I’m not who I thought I was

So Malaysia announced yesterday that it is extending its Movement Control Order until April 14.  This was completely expected, and I’m very glad that Malaysia is taking proactive steps to (hopefully) get ahead of this and flatten that curve, but I still felt a bit emotional at the news.  Which is OK.  There are many ups and downs in this situation.

Do you guys follow ManRepeller?  As I try to buy less, I’ve been enjoying the site more and more.  Because so much of what they cover is truly high fashion, it isn’t even aspirational for me.  Just pure inspiration.  They have great interviews, pieces on remixing and styling, and info on taking care of your clothes.  But mostly I really like the writing.

Anywho, Leandra has been sharing essays from quarantine.  (Salty language warning.)  These have been fascinating and uplifting and make me feel like I’m not going through this alone.  Instead of mangling her words, let me just excerpt you from one of her essays:

Today is different from yesterday which different from the day before. I think that’s what it’s like when you’re in survival mode, right? I mention it because last night when I was FaceTiming with my mom, she said something like, “To be perfectly honest, I feel more in my element than usual. I’m a survivor.” It clicked for me as she was saying it that what I have been calling her “refugee mentality” for a very long time is actually the sensation of living in a heightened state of survival mode where no time exists beyond the time that’s right in front of you. There is no planning beyond the one hour, 12 hours—if you’re lucky, 24 hours ahead because there’s not enough information to think further out. All you have and all you know is what confronts you at the moment. Trying to prepare for any period beyond that frame is futile; too much is changing and it’s happening quickly. You know? I realize I’m most comfortable in this heightened state of paradoxically routine panic and chaos, too. It can make me feel like a prisoner of my own life when there is no reason to panic. Abie does not maintain this quality—he thinks years ahead of me. That’s one of the primary things that attracted me to him, this sense of psychological freedom I could feel emanating from him. I’ve never been able to identify that before this moment.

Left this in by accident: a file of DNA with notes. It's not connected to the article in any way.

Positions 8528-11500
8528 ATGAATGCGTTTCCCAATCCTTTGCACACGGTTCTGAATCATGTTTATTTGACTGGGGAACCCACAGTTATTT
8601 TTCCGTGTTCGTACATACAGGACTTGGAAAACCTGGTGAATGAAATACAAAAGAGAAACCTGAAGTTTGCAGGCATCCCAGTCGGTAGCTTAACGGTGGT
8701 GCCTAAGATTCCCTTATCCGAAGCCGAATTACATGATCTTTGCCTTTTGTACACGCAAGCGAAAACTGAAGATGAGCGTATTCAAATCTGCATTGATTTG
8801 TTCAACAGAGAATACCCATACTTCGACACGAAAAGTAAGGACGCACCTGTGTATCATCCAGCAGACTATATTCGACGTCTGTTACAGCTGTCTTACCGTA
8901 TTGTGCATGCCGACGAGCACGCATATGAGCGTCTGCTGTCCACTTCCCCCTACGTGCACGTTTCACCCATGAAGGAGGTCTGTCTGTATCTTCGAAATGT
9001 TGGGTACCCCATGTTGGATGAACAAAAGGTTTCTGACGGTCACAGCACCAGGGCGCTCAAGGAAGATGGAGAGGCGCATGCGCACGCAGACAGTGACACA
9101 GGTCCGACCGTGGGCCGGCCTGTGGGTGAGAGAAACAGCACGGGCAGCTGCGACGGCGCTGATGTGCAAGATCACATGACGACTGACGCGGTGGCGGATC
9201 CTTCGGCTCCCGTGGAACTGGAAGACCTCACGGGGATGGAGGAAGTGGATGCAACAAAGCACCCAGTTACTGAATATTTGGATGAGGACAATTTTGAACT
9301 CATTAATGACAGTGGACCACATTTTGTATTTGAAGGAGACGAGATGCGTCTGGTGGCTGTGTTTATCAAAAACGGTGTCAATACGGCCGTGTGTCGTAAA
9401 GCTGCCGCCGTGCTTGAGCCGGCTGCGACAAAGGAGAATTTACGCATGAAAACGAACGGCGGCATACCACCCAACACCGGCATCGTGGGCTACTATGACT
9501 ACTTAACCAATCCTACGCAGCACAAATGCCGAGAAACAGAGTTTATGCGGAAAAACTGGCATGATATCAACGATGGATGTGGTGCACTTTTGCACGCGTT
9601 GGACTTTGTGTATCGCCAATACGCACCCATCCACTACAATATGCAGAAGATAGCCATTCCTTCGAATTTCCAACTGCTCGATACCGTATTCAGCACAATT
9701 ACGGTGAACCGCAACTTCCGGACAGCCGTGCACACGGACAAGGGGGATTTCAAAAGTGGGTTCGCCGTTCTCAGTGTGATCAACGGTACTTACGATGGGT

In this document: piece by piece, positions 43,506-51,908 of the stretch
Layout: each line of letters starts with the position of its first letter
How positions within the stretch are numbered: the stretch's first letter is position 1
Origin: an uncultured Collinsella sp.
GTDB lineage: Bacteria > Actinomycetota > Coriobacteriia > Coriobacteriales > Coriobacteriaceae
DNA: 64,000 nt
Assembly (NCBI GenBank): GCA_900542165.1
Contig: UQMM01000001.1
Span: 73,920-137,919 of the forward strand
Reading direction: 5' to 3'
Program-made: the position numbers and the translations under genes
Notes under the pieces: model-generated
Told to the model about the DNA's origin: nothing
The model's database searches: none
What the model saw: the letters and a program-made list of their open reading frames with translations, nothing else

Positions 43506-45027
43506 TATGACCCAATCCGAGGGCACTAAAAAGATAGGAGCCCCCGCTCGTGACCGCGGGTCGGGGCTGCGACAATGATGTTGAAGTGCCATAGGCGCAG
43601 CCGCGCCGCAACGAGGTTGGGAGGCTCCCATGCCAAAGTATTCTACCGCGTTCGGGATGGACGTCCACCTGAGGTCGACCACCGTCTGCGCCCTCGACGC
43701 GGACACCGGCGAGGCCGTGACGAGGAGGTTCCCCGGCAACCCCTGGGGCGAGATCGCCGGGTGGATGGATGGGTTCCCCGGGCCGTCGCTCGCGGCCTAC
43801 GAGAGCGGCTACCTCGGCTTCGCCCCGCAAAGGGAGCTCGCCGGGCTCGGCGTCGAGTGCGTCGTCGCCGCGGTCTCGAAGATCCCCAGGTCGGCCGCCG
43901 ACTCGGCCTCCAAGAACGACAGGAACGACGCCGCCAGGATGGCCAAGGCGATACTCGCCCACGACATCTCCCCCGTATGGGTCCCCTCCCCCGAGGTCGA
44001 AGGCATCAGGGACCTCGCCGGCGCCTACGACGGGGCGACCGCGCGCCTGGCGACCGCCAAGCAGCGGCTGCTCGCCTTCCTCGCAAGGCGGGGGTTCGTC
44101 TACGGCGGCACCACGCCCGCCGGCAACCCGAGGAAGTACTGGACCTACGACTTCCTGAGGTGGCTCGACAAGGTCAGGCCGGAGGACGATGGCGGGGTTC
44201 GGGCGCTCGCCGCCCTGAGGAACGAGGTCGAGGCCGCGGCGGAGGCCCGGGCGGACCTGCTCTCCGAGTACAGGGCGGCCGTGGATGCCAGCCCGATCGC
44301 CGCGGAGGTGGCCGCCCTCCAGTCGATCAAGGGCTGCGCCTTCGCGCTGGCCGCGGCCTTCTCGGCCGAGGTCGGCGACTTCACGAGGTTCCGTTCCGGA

And I realized that this hit pretty close to home for me.  You see, I thought that I was our emergency parent.  Not the blood and guts parent.  That’s James.  (I’m not squeamish.  It just somehow ended up in his purview.)  I thought that I was the one who could hold our little family together, beat the odds, knock or wood or do whatever it took if the challenge arose.

But that is the operative word.  “Challenge.”  I like challenges.  You want help to run a marathon?  I will write your training plan, encourage you every step of the way, and then attempt to pull you over the finish by my sheer will alone.  Planning an event?  I got that.  Cleaning our your closet?  Taking a class?  Cooking a meal with three ingredients left in the fridge?  These are probably all terrible examples, but you get the point.  I like a challenge, but it’s a particular kind of challenge.  One with a finish line.  One you can plan to pieces and then execute.

But this kind of open ended, attempting to thrive in a time of survival?  I don’t got this.  I can’t plan my way out of this.  This whole accepting what is and doing what I can in the face of so much unknown?  I’m really struggling.  I’m not saying that this is easy for anyone, but I feel like I’ve had all of my attack strategies and coping skills brutally ripped away.  I don’t know how to handle this.

And that hurts.  Losing this piece of my identity.  If that sounds too harsh, at least realizing and letting it go.

I guess you could argue that I could plan what I can.  I could at least attempt to plan through April 14.  But I doubt that is actually the end.  Even if it is the end of restricted movement, I certainly don’t know what anything will look like then.  Instead of limited planning and taking advantage of this time, I feel like this New Yorker cartoon:

Day 6! Couldn’t decide between starting to write my novel or my screenplay, so instead I ate three boxes of mac and cheese and then lay on the floor panicking.

So yeah.  I’m not feeling motivated to learn a new skill or cook through a new cookbook or watch all of a series I always meant to start.  Which is weird.  There are times when I would have been overjoyed to have all of this unscheduled time.  All of this time together as a family.  This is certainly not how I would have pictured it.  It’s like a super weird staycation.  But it is a lot of time together.

On her Organize 365 Podcast, Lisa Woodruff talks about using this time to make memories.  She says she didn’t have a chance to bake cookies at Christmas, but she’ll be baking with her kids now.  So there’s that.

I’m curious how my thinking will change the longer this goes on.  Maybe I’ll start to get back some of my planning mojo.  For the most part, I’m giving myself permission not to “crush” this lockdown.  I probably won’t come out of this with a new skill or the ability to do pull ups or to speak a new language.  And that’s OK.  I’ll just keep repeating my mantra which is “All I have to do right now is to be at home with my family.”  Which seems reductive, but is also true.  I’m not going to plan for a future I can’t yet picture.  I’m not going to stress about all the unknown.  I’m just focused on this moment.  And all I have to do is be at home with my family.

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